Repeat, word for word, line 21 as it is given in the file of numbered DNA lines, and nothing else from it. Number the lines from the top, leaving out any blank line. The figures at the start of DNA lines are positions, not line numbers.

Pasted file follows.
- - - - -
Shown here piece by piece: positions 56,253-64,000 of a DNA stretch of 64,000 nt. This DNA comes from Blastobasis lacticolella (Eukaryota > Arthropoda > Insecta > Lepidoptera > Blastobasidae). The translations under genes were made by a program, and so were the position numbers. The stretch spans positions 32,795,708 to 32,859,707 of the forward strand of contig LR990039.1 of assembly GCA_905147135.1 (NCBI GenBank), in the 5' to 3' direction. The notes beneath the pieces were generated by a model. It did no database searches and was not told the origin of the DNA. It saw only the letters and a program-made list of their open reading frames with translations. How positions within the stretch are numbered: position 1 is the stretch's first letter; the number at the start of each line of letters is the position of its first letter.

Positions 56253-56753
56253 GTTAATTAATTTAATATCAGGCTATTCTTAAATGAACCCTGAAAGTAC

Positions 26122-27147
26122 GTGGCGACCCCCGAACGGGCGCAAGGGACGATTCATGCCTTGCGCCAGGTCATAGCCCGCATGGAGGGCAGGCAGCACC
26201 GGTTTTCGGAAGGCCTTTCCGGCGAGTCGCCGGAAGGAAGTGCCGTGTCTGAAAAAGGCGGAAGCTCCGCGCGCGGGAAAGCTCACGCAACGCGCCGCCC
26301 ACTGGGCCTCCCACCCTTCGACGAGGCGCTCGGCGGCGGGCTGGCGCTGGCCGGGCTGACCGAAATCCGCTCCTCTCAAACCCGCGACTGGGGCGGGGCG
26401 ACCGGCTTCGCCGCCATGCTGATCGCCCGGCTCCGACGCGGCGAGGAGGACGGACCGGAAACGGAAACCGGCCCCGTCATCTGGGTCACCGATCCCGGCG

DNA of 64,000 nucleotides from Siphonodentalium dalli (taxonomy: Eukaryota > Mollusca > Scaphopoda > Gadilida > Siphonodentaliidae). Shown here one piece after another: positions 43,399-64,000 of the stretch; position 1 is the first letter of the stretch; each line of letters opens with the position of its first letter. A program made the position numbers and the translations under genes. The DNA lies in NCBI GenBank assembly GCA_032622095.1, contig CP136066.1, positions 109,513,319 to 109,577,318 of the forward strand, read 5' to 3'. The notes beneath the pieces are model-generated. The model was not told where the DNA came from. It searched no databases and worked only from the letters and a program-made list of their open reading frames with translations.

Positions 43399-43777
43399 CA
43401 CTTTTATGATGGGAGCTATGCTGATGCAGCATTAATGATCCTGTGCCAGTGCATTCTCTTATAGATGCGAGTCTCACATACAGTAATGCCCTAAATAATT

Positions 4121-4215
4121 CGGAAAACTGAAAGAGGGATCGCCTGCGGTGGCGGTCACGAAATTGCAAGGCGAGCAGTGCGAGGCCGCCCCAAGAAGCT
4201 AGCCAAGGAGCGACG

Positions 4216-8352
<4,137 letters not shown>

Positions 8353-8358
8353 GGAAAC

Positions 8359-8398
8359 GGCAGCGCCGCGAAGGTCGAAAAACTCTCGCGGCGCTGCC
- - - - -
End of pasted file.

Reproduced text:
8359 GGCAGCGCCGCGAAGGTCGAAAAACTCTCGCGGCGCTGCC